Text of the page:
Steel Products

Leibowitz on Trade: Steel on the Docket

Written by Tim Triplett

Lewis Leibowitz, trade attorney and contributor to Steel Market Update, offers the following commentary on the latest developments in Washington:

Three items of interest for today, which will be expanded upon as events warrant:

  1. WTO Disputes on Section 232 Tariffs—At least two WTO members (the EU and Norway) requested formation of a dispute settlement panel over the steel and aluminum Section 232 tariffs. About a dozen countries opened dispute settlement proceedings against the United States earlier this year with requests for consultations. Norway and the EU reported today that the consultations did not lead to an “amicable settlement” of the dispute, and therefore they are initiating a request for the formation of a dispute settlement panel. These requests will be taken up at the next meeting of the WTO’s Dispute Settlement Body (DSB). The U.S. can block these requests once, but next month they can no longer be blocked. Expect a panel decision, assuming no settlement is reached, in about a year.   
  2. Court Decision—U.S. Steel sued the Commerce Department over the antidumping order on Oil Country Tubular Goods from India, an order going back to 2014. The duty deposit rates for two “mandatory” respondents, Jindal SAW and GVN, were recalculated by Commerce as a result of litigation filed by USS and others. Jindal’s rate went up and GVN’s rate went down below 2 percent.  Because 2 percent is the “de minimis” level, GVN’s rate was no longer used to calculate the rate for all other exporters and producers, who were not investigated. However, Commerce did not change the “all others” rate. USS insisted that they should. The Court of International Trade agreed, and ordered Commerce to recalculate the rate, which went up to 11.24 percent from 5.79 percent. All importers of OCTG from India will now have to post a cash deposit nearly double the rate they thought was established. The lesson is that non-investigated companies can have their positions changed without their knowledge or involvement. Keep your powder dry and your lawyer on speed dial.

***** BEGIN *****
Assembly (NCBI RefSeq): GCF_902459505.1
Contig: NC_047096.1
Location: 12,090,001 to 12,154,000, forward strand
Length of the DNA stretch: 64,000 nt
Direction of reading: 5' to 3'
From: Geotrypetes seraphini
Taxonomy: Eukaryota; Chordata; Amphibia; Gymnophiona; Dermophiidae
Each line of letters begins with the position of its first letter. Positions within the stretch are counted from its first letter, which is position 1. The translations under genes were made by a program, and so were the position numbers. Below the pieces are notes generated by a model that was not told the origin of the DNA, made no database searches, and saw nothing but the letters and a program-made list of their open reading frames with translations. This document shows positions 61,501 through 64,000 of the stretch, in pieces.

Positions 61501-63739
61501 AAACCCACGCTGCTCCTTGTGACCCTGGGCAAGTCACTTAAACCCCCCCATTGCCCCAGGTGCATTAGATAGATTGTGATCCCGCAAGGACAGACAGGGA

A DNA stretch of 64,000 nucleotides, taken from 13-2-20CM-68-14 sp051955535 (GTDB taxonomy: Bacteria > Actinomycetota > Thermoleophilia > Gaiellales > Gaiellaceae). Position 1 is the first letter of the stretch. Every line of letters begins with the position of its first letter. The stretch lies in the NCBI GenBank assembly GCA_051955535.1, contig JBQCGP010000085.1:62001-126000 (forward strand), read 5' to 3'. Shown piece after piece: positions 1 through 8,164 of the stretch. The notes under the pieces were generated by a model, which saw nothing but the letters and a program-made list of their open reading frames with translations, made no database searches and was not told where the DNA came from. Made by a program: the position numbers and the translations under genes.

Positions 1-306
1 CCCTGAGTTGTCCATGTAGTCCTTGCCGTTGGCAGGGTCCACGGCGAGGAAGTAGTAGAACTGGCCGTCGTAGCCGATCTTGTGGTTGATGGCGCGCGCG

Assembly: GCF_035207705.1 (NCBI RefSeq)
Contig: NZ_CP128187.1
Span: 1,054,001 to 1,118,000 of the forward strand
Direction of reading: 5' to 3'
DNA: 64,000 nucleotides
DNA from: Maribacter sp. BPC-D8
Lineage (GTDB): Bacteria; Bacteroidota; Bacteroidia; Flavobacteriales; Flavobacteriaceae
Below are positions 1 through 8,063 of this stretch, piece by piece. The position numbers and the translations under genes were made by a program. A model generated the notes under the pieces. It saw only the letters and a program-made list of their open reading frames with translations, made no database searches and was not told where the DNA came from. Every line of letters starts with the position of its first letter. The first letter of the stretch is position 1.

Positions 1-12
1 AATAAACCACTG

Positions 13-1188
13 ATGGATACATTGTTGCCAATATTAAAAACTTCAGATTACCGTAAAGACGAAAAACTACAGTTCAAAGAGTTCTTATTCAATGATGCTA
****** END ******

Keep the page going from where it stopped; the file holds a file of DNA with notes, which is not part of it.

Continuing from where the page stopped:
3. Oral Argument—The oral argument in the AIIS suit challenging the constitutionality of the Section 232 steel tariffs has been set for Dec. 19. A decision in the case will probably follow in the first few months of 2019. Stay tuned. 

Lewis Leibowitz

The Law Office of Lewis E. Leibowitz
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Washington, D.C. 20036

Phone: (202) 776-1142
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